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$f(x)=\frac{x^{2}-1}{x^{2}+1}$ for every real number for $x$, the minimum value of $f$ is what?
How can I find the minimum value of this function.I only know trial and error method, but it's not a generalized way.

Please tell me a generic way to solve this type of problem

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  • $\begingroup$ Differentiate it using the quotient and polynomial rules then set the derivative to zero. The x value will yield the minimum y. $\endgroup$
    – user117644
    Commented Aug 6, 2014 at 11:55
  • $\begingroup$ @mistermarko - you need to distinguish between maxima and minima, and also local maxima/minima and global ones. Since $\mathbb R$ is not compact, there is no guarantee that a maximum or minimum will be attained - as is the case with the maximum value here. $\endgroup$ Commented Aug 6, 2014 at 12:02

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This case is so simple, it can be solved without even using calculus. Write $f(x)$ as $$f(x)= 1- \frac{2}{x²+1} $$ The minimum value of this function clearly occurs when the fraction on the right is greatest, which clearly occurs when the value of the denominator is least, which happens when $x=0$ Hence, the minimum value of the function is $f(0)=-1$.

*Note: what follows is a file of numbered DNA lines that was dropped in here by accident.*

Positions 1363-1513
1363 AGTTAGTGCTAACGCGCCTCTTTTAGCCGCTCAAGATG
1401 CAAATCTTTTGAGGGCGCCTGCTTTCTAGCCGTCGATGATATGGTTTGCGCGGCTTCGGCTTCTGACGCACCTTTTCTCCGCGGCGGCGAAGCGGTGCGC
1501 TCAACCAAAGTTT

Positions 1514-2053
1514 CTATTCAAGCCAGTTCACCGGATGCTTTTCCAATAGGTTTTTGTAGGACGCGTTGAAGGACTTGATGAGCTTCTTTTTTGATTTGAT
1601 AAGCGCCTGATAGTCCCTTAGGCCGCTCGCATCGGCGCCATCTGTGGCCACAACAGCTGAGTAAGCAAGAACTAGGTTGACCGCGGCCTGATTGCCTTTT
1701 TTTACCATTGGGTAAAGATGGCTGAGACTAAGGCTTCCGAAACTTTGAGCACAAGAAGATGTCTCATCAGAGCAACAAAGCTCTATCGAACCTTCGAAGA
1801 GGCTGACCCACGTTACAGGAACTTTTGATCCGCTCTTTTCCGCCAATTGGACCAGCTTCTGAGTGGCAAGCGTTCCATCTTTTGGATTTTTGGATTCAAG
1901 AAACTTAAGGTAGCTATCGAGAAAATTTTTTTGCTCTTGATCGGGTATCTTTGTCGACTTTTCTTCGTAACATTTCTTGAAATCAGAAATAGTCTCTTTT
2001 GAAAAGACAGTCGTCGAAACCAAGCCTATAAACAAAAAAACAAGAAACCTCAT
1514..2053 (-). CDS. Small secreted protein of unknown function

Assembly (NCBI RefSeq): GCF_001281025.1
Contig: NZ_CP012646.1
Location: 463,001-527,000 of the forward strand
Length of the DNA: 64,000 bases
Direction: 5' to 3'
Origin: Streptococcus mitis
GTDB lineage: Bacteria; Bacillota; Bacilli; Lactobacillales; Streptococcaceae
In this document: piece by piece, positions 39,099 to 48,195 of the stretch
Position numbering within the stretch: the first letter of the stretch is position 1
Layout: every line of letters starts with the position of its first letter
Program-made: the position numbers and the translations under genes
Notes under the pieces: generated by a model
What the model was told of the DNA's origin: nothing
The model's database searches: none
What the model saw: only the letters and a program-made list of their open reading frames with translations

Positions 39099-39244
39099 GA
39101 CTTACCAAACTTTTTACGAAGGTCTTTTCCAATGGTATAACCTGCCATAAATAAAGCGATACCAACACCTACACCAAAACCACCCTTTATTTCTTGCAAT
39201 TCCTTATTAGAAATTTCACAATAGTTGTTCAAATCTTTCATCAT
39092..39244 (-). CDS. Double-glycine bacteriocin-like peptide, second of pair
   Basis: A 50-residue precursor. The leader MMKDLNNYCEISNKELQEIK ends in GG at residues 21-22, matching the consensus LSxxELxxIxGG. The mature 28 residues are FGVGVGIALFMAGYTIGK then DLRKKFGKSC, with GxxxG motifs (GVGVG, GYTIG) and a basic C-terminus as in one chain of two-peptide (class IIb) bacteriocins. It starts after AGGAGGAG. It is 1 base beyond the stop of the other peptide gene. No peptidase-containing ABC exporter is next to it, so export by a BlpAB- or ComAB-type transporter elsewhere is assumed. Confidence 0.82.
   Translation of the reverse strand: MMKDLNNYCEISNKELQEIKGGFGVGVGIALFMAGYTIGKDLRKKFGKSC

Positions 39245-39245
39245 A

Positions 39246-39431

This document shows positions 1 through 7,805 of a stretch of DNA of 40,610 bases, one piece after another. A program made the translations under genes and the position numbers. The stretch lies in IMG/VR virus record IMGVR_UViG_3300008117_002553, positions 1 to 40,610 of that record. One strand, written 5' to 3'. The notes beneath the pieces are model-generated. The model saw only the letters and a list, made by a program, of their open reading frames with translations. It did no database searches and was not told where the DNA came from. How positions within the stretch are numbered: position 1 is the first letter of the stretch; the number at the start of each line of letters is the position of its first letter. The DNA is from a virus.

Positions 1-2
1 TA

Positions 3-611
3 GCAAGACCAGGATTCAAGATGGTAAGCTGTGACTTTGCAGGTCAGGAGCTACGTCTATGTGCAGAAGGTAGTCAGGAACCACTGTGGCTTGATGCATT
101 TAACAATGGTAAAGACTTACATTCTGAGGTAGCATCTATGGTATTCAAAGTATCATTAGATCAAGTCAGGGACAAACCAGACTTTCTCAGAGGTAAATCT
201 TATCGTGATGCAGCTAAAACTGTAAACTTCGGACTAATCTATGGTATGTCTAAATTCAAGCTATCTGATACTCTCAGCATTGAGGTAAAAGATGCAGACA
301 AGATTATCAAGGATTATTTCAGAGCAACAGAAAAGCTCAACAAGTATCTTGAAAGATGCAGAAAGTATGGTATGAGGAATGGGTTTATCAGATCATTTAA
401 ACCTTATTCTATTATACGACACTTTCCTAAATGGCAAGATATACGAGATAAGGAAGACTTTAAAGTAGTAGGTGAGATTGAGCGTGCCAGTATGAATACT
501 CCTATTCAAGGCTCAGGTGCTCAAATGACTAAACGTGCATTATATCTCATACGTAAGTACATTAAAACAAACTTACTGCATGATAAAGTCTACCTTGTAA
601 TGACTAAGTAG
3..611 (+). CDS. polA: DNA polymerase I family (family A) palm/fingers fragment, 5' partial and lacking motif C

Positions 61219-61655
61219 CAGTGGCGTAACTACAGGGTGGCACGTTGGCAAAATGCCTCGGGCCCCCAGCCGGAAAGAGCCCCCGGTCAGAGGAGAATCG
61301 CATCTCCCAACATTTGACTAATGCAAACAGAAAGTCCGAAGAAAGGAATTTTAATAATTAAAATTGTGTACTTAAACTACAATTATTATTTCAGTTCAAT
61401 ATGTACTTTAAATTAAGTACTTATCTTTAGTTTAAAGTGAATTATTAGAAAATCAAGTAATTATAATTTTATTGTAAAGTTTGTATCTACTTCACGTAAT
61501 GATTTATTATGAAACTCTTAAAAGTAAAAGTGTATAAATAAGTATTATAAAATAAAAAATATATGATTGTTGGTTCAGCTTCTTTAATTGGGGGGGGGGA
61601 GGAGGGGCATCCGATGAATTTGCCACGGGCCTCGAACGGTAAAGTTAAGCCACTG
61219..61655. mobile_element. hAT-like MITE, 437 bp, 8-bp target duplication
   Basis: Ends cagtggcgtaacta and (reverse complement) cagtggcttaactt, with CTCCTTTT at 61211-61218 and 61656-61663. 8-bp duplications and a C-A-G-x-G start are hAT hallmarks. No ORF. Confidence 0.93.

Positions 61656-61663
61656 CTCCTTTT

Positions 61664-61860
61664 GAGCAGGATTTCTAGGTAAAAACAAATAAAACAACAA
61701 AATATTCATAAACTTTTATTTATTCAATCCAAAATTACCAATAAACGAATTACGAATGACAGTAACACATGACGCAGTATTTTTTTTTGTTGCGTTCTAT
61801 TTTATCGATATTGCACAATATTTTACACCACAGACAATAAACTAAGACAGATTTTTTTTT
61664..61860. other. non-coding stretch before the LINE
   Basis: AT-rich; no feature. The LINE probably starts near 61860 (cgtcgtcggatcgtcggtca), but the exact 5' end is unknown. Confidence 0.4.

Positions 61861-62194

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    $\begingroup$ this is nice, but the op explicitly asked for a general method $\endgroup$
    – Ant
    Commented Aug 6, 2014 at 12:05
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    $\begingroup$ Yes, but the OP also stated that they only knew the trial and error method, so I assumed they had no knowledge of calculus. $\endgroup$ Commented Aug 6, 2014 at 12:06
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The domain of $f$ is $\mathbb{R}$

$f$ is differentiable.

$$f'(x)=\frac{2x(x^2+1)-(x^2-1)2x}{(x^2+1)^2}=\frac{4x}{(x^2+1)^2}$$

$$f'(x)=0 \Rightarrow x=0$$

$$f'(x)<0,\forall x<0$$

$$f'(x)>0, \forall x>0$$

Therefore, $f$ is decreasing on $(-\infty,0]$ and increasing on $[0,+\infty)$

So, $f$ achieves its minimum at $0$ and the minimum is equal to $f(0)=-1$

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    $\begingroup$ thanx it's very helpful for me $\endgroup$ Commented Aug 7, 2014 at 1:57
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Differentiating it gives you the answer :

$$f'(x)=\frac{2x(x^2+1)-(x^2-1)\cdot 2x}{(x^2+1)^2}=\frac{4x}{(x^2+1)^2}.$$ Since $f(x)$ is decreasing for $x\lt 0$ and is increasing for $x\gt 0$, $f(0)=-1$ is the min.

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For this particular $f(x)$ you can use polynomial division so that $x^2-1=1\cdot(x^2+1)-2$ as follows $$f(x)=\frac {x^2-1}{x^2+1}=\frac {x^2+1-2}{x^2+1}=1-\frac 2{x^2+1}$$

Since $x^2+1\ge 1$ it is then obvious that the minimum value occurs when $x=0$.


Added later: Note that polynomial division and also the use of partial fractions can help greatly in working out what is going on with rational functions like this.

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Others have covered how to solve the problem if $f$ is differentiable. But what if it's not?

Employ a computer and find a local minimum using the hill climbing algorithm. Or use a variant of it like "Random-restart hill climbing" for an approximation of the global minimum.

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